Background: Anisomelia, or limb-length discrepancy, has disruptive effects on gait, posture, and ambulation. Limb-length discrepancy has been shown to be a factor in stress fractures in the femur and tibia, and the longer limb, a contributing factor in the development of low-back pain, a cause of scoliosis. We sought to determine whether limb-length discrepancy contributes to the frequency and severity of plantar fasciitis.
Methods: We enrolled 26 patients who met the inclusion criteria. Direct and indirect methods were used to measure limb-length discrepancy. We took measurements from the anterior superior iliac spine to the medial malleolus and from the umbilicus to the medial malleolus and performed the block test. Body mass index (the weight in kilograms divided by the square of the height in meters) was also recorded for all of the patients.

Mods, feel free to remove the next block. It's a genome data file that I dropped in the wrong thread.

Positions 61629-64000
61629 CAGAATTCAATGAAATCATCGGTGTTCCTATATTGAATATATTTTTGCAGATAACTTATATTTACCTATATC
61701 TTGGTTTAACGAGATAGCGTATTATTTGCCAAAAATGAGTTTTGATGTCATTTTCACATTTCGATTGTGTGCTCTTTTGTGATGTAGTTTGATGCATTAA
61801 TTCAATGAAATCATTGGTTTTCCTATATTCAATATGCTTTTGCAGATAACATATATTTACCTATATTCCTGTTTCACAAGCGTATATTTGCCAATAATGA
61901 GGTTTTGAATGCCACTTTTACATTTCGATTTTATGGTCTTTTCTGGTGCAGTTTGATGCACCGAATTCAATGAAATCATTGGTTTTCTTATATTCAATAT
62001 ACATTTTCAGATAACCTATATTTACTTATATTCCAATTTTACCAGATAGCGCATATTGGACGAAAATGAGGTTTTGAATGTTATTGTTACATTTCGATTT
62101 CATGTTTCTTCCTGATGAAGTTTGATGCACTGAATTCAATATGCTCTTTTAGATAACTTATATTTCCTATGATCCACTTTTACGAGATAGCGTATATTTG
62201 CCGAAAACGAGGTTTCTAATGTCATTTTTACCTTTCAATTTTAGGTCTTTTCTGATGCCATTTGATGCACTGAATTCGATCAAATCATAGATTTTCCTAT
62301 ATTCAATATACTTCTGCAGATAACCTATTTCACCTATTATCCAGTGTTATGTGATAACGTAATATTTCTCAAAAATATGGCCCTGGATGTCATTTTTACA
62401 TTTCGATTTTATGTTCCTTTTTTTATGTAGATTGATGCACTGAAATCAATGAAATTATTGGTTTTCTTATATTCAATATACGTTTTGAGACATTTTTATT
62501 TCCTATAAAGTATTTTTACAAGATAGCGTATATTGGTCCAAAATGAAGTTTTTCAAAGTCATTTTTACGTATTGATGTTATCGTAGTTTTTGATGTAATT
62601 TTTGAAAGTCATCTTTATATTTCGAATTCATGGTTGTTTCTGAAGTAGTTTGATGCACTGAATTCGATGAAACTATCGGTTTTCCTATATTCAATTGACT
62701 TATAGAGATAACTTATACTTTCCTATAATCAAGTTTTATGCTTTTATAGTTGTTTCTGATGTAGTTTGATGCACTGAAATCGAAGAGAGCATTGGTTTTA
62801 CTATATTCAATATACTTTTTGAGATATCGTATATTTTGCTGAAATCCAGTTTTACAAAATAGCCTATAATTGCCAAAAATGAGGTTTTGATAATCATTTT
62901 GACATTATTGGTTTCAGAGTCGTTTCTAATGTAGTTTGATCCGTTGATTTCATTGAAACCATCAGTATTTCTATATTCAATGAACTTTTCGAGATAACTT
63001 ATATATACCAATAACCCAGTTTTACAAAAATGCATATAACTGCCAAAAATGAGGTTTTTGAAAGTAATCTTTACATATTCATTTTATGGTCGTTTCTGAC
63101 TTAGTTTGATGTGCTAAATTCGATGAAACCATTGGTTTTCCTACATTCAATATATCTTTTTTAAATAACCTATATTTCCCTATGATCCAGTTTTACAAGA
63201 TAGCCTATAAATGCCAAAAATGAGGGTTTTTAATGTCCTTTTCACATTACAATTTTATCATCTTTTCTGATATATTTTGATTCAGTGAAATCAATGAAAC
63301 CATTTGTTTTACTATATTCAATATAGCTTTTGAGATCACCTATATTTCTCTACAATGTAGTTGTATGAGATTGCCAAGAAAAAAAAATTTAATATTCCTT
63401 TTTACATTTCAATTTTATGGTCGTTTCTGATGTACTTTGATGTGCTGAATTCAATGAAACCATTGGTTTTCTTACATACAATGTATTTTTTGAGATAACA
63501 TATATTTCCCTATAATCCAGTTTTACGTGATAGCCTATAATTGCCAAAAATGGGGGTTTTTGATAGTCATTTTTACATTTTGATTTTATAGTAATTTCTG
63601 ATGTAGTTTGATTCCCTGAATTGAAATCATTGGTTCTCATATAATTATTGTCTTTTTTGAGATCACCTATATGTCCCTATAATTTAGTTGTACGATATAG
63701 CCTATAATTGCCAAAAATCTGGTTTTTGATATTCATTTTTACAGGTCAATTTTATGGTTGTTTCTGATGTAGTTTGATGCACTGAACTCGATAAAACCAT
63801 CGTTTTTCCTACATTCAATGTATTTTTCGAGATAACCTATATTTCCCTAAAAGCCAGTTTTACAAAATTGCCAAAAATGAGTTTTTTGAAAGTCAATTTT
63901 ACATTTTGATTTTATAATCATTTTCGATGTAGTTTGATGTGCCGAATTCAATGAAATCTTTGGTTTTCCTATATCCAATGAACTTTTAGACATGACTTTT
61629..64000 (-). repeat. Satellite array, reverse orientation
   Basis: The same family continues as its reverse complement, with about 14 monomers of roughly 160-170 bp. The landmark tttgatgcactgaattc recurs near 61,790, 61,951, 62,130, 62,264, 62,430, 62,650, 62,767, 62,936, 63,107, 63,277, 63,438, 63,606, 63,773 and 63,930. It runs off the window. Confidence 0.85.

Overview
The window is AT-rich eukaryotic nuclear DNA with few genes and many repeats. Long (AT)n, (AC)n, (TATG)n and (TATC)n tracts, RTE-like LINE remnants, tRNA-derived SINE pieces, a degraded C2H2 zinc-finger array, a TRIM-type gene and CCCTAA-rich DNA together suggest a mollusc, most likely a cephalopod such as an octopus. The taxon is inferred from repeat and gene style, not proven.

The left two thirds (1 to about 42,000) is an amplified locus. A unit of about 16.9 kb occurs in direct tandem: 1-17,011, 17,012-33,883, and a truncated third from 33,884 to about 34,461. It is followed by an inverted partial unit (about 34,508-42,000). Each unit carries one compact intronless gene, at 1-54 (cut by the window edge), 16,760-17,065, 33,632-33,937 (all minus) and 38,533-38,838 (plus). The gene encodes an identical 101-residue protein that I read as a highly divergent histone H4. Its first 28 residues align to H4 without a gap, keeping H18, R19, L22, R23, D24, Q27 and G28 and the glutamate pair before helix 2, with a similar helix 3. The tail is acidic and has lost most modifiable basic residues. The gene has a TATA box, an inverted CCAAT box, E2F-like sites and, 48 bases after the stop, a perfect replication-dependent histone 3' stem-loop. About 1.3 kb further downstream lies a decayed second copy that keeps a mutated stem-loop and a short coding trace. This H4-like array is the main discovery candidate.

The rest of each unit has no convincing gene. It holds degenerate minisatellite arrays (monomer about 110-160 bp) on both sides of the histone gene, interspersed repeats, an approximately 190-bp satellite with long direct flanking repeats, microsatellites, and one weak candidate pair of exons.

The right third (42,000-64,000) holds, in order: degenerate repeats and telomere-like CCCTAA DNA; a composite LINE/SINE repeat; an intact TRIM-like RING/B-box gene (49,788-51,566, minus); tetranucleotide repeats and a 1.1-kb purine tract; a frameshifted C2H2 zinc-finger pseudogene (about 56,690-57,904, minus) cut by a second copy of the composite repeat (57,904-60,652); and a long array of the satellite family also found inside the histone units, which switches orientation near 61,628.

Results: There is enough evidence to support the fact that the pain location and the longer limb are associated (Fisher test P < .0001). There was not enough evidence in this study to illustrate that body mass index was related to pain location (Fisher test P = .7411).
Conclusions: There has been little research on etiology and treatment correlation. These results indicate a strong correlation between a longer limb and unilateral plantar fasciitis pain. (J Am Podiatr Med Assoc 100(6): 452–455, 2010)
Corresponding author: Sadia Mahmood, DPM, Department of Orthopaedic Surgery, Podiatry Division, University of Florida & Shands Jacksonville Medical Center, 655 W 8th St, Jacksonville, FL 32209. (E-mail: Sadia.Mahmood@jax.ufl.edu)